When I talk to people about the issues I care about, I get a lot of "right! RIGHT! So what do you suggest we do?"
I have to admit that I am not always a how person when it comes to big thinking. I am a why person.
Earlier today on my personal Facebook page I posted this little five minute video about perception of wealth in the United States and who's holding it. I'd suggest watching it because it's compelling (albeit a little biased. Put on your critical thinking cap, partner.) I put it up because I thought it was an interesting launching point for conversation about what we value about capitalism and some of its pitfalls rather than to make some sort of political statement, but there seems to be confusion about my intentions right down to people like, say, My Dad.
Anyway, I'm sure I'm about to annoy someone, but whatever. I'm still piecing this together for myself, and I want to talk about it in a thorough way and in ways that matter to me. It's a reflection of what we care about, of our priorities as a society and a culture.
So first let's tackle this issue of the word "distribution" and worse, omg, "redistribution."
Honestly the knee-jerk implication of these words has never really sunk in for me until today. Okay, so, in economics (or stats) when we talk about "distribution along a curve," we're talking about arrangement. We're not talking about about someone doling stuff out or someone going out and taking stuff from one group and giving it to another.
For example, we could do a distribution curve on the number of freckles people have. Freckles: you just have 'em or you don't. Maybe you have a few. Maybe you have a squillion. Since the world is not comprised mostly of white people who get a lot of sun exposure (surprise!), if I were a betting woman I'd guess that very much of the population doesn't have many. Whatever. We ccould take a snapshot of everyone's freckles today and look at the distribution of freckles across humanity in graph form.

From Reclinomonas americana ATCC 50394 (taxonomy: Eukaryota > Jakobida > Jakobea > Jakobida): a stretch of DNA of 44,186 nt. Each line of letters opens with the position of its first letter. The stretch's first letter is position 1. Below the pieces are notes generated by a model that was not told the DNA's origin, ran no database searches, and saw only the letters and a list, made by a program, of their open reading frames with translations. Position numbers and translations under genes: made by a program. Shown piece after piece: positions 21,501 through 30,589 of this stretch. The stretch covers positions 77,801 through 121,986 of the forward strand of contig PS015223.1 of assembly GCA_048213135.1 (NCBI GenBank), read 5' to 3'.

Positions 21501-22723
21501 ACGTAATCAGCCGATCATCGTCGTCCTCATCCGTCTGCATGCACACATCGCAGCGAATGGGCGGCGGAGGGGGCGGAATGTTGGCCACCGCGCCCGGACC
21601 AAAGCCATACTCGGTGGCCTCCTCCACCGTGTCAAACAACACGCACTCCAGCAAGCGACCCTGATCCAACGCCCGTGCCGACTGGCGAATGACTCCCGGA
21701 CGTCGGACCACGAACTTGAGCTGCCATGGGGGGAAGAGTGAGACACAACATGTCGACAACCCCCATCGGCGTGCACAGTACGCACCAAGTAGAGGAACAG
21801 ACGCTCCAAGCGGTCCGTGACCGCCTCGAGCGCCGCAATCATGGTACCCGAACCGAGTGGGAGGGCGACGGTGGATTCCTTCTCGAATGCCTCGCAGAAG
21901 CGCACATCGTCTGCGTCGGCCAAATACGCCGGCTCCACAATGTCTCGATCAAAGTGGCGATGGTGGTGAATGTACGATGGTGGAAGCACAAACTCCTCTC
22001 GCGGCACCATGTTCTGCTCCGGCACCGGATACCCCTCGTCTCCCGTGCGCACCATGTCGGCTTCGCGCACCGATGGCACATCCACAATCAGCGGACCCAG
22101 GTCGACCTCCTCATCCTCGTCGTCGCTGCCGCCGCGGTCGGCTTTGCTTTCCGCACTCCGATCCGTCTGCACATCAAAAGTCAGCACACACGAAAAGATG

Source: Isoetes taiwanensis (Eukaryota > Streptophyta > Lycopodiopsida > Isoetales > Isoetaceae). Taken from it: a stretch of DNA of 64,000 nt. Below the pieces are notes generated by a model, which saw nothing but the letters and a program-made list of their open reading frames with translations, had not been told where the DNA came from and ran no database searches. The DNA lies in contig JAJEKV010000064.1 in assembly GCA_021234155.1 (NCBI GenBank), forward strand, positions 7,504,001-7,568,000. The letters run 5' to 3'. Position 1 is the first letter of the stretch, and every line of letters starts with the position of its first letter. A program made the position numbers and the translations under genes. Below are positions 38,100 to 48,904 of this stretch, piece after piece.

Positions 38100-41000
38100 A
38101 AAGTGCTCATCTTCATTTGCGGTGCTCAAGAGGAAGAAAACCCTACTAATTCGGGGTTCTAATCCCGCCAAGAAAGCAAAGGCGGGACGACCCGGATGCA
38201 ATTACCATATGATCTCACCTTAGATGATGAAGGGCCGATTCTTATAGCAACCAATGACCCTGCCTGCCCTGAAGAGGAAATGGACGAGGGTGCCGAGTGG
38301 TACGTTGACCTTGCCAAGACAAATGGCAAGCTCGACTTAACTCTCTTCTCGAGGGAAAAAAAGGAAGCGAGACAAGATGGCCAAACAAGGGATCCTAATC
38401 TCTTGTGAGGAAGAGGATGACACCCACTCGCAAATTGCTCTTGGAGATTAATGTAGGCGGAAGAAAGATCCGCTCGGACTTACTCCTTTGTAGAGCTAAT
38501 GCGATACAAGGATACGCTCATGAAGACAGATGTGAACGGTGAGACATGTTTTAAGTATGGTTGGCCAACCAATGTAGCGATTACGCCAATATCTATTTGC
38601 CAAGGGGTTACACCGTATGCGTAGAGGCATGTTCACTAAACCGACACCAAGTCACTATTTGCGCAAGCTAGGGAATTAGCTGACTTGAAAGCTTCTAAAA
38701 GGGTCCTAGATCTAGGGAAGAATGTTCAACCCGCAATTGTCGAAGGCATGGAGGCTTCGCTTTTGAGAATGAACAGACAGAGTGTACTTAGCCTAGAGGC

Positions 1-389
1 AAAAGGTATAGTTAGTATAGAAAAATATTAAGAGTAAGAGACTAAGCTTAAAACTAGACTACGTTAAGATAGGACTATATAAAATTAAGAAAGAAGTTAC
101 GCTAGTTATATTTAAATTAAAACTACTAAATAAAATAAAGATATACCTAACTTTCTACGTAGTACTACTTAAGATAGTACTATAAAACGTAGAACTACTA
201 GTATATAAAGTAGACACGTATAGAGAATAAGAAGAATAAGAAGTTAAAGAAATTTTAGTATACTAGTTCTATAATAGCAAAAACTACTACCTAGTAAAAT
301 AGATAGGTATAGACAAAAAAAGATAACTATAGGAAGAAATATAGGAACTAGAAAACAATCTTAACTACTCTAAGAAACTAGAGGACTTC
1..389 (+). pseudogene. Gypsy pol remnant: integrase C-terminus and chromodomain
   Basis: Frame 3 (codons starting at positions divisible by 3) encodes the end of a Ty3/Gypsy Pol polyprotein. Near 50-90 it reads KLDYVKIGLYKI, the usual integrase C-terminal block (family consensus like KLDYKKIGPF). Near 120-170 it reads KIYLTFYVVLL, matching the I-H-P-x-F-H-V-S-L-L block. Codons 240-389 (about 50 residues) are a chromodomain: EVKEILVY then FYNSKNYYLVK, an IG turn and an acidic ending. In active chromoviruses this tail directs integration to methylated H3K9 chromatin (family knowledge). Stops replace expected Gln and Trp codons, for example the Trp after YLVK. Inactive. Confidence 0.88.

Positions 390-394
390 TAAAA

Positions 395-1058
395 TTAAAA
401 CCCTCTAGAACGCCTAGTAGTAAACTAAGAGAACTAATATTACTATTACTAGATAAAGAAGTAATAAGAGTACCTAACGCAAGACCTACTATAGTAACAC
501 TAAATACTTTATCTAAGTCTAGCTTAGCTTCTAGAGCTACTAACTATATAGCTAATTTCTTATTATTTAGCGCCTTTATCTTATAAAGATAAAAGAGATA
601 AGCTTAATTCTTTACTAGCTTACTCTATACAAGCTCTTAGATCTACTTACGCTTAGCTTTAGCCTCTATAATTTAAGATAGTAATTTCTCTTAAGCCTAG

Anyway, so distribution just means a look at what everyone has or who has a particular characteristic, stuff like that. You can show a distribution of cicadas in North Carolina over a 17 year period. Whatever it is, the point is, it's just Where Stuff Is.
Now, when we talk about economics and talk about Markets, the tricky thing is that markets are driven by human behavior. Everyone gets so steamed talking about this because inherent to the conversation are issues that are fundamentally driven by these real, human, ethical elements:
Sometimes we're merely talking about the theory behind these perceived inequities and giving consideration to what might right a distribution along a curve that looks undesirable for whatever reason. Moreover, it involves thinking about why certain distributions feel intuitively wrong and what factors might influence those distributions.
In this regard, economics is a very philosophical practice. ::trumpets sound::
It's also very much about the social contract.